# Subset permutations

Given that $$B = (a_1, a_2 \cdots, a_{12})$$ is a permutation of the set $$(1, 2, \cdots, 12)$$ such that $$a_1>a_2>a_3>a_4>a_5>a_6$$ and $$a_6, then how many possible permutations can B represent?

I know of the permutation formula $$P(n, r) = \frac{n!}{(n-r)!}$$, but I don't know how that can be used here. How can I use $$P(n, r)$$?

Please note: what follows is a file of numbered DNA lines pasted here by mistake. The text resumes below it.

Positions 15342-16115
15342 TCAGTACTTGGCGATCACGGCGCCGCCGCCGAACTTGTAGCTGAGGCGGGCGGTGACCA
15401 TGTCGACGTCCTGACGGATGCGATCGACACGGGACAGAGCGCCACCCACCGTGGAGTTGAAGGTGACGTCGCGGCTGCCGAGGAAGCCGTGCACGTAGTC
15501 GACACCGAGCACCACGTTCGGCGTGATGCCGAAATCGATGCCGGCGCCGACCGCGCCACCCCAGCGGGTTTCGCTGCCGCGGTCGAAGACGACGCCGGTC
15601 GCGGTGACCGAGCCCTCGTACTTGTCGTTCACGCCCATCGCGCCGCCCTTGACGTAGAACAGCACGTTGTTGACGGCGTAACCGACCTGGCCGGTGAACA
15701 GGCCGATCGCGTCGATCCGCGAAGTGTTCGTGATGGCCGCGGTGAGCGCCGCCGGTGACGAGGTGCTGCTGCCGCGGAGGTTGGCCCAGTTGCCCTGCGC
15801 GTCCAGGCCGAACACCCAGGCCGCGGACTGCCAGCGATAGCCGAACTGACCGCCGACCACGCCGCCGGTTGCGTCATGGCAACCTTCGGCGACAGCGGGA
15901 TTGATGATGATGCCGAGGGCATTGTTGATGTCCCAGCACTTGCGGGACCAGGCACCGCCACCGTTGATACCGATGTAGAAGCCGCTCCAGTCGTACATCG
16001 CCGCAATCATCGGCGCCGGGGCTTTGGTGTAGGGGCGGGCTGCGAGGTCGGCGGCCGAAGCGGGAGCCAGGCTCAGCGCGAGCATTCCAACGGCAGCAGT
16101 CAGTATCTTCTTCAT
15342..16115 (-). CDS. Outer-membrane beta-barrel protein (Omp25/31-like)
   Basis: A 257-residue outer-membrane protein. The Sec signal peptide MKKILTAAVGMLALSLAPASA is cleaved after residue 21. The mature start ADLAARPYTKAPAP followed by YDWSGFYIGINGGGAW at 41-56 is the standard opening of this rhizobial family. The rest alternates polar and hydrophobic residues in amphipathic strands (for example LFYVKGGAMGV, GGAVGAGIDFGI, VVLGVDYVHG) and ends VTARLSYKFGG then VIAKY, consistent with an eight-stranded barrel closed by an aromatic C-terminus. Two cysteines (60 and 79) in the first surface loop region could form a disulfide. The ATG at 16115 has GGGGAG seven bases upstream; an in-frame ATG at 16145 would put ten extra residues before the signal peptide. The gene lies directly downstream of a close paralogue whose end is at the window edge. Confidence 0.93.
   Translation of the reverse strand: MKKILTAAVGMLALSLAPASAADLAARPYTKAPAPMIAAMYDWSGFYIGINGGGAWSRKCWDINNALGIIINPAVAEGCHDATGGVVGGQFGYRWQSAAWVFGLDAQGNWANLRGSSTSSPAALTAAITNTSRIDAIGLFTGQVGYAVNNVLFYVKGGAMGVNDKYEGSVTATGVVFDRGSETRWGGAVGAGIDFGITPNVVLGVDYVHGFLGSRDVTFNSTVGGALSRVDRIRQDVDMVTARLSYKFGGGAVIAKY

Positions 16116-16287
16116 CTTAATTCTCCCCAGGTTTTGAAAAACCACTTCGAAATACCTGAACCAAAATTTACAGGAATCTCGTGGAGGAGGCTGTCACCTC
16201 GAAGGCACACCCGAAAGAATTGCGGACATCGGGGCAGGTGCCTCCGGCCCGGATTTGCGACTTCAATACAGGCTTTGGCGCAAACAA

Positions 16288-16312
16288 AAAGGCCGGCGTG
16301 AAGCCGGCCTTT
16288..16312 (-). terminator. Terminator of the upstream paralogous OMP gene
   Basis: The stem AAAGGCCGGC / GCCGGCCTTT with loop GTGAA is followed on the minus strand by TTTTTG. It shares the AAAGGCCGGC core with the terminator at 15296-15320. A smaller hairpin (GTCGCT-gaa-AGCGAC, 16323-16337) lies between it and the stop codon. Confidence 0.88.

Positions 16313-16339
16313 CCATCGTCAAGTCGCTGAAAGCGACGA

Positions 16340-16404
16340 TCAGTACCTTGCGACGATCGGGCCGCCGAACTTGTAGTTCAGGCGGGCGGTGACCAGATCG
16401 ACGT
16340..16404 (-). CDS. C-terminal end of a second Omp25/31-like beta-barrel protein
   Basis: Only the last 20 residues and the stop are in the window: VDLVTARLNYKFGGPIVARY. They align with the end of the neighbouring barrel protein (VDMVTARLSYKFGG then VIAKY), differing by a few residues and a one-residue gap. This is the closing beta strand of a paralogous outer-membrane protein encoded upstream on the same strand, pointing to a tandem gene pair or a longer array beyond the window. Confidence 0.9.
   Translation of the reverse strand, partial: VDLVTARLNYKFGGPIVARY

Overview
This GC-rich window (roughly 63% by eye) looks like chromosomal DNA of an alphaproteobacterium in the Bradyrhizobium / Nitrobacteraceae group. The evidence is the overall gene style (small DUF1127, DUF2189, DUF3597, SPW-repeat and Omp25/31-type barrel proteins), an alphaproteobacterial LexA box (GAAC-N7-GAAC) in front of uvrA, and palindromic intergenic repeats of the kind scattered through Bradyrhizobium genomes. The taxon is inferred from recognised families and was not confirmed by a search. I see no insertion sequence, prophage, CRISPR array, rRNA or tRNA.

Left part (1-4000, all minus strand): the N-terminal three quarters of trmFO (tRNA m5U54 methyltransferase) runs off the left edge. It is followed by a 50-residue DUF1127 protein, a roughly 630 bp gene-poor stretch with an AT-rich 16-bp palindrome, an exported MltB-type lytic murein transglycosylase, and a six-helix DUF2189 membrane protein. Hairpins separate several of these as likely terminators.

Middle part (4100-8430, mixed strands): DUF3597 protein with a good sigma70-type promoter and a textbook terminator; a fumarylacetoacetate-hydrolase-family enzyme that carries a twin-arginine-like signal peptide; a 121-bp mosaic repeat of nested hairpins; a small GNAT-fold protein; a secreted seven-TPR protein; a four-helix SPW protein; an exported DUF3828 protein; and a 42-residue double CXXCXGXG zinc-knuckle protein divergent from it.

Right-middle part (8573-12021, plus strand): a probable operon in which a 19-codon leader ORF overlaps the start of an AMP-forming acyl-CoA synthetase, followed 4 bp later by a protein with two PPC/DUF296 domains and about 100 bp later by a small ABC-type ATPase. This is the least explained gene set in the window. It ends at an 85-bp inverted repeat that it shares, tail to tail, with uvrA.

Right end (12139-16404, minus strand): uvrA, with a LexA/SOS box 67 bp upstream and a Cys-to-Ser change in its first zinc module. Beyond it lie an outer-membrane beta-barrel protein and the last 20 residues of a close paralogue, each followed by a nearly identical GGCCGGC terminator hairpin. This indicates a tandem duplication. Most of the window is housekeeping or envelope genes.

Firstly, you can see that $$a_6$$ is the minimum since it is smaller than any other nubmer in $$B$$. So, $$a_6=1$$. Now, choose sets $$\{a_1,a_2,a_3,a_4,a_5\}$$ and $$\{a_7,a_8,a_9,a_{10},a_{11},a_{12}\}$$. This you can do in $$\binom{11}{5}=\binom{11}{6}$$ ways. Once you have defined these two sets there is a unique way to put them in the array $$B$$ and that is to sort them appropriately.